Courtesy of Godoy Medical Forensics
What is SIDS?
The sudden, unexpected, and unexplained death of a seemingly healthy infant under one year of age is known as sudden infant death syndrome (SIDS). The age at peak incidence is 2 to 4 months, with 90 percent of cases being less than seven months of age. SIDS is a diagnosis of exclusion—meaning it is only diagnosed after a thorough death scene investigation, interviews of caregivers, a complete review of clinical and social history, and a complete forensic autopsy. SIDS should not be used as an emergency department diagnosis. Instead, sudden unexpected infant death (SUID) is a more accurate diagnosis when there is no clear evidence to suggest another cause of death.
SIDS can be difficult to distinguish from other types of SUIDs—particularly unintentional suffocation in an adult bed. However, when SIDS is identified as the cause of death, modifiable environmental factors may have been noted to contribute to the death. Some of these factors include sleeping on the stomach, bed-sharing with an adult, or maternal smoking.
The typical presentation begins with an infant being put to bed after feeding and subsequently found dead, usually in the same position in which he or she had been placed. Most infants are apparently healthy; however, there have been reports that babies had diarrhea, vomiting, and listlessness within the two weeks prior to death.
Causes and Risk Factors
Sudden Infant Death Syndrome is typically associated with a period of sleep, and in most cases no signs of distress are apparent.
Some of the causes of SIDS include low birth weight, recent respiratory infection, side or stomach sleeping, sleeping on a soft surface, hyperthermia, and sleeping with parents. Research examination of the brain stems of babies who died of SIDS showed a delay in the development of serotonin-binding nerve cell pathways in the brain. Delayed development of these pathways could prevent the infant from arousing from sleep if the mouth and nose became obstructed during sleep.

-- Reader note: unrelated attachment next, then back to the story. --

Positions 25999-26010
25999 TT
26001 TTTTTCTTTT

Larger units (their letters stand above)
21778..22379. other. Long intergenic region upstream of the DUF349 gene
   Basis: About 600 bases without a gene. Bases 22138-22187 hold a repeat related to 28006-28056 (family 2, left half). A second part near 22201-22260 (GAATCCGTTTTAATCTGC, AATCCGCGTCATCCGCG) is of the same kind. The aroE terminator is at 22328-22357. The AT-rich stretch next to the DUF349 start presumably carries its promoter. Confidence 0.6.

Some risk factors include infants in the second and third months of life; being male; being African American, American Indian, or Eskimo; babies who have had siblings or cousins die of SIDS; secondhand smoke; and being premature. Mothers also have risk factors that increase risk, including age younger than 20, cigarette smoking, drug and/or alcohol use, and inadequate prenatal care.
Three common autopsy findings in the pathophysiology of Sudden Infant Death Syndrome are unclotted blood in the heart, intrathoracic petechiae (small red spots inside the thoracic cavity caused by bleeding), and fluid-filled heavier organs.
Other findings that are consistent with SIDS include the following:
- Serosanguineous watery, frothy, or mucous-like drainage from the mouth or nose;
- Reddish-blue mottling of the fact and dependent portions of the body;
- Marks on pressure points of the body;
- Well cared-for appearance with no significant skin trauma;
- No environmental contribution, like an unsafe sleeping environment.
Considering Abuse in SIDS
Findings that raise suspicion for abuse include malnutrition or neglect and injuries to the skin, such as bruising, traumatic lesions, and abnormalities of the head and/or body. In the American Academy of Pediatrics’ Policy on Distinguishing SIDS from Child Abuse Fatalities, it is stated that the death of an infant may be attributed to SIDS when all of the following are true:
- A complete autopsy is done, including cranium and cranial contents, and autopsy findings are compatible with SIDS;
- There is no gross or microscopic evidence of trauma or significant disease process;
- There is no evidence of trauma on skeletal survey;
- Other causes of death are adequately ruled out, including meningitis, sepsis, aspiration, pneumonia, myocarditis, abdominal trauma, dehydration, fluid and electrolyte imbalance, significant congenital lesions, inborn metabolic disorders, carbon monoxide asphyxia, drowning, or burns;
- There is no evidence of current alcohol, drug, or toxic exposure; and
- Thorough death scene investigation and review of the clinical history are negative.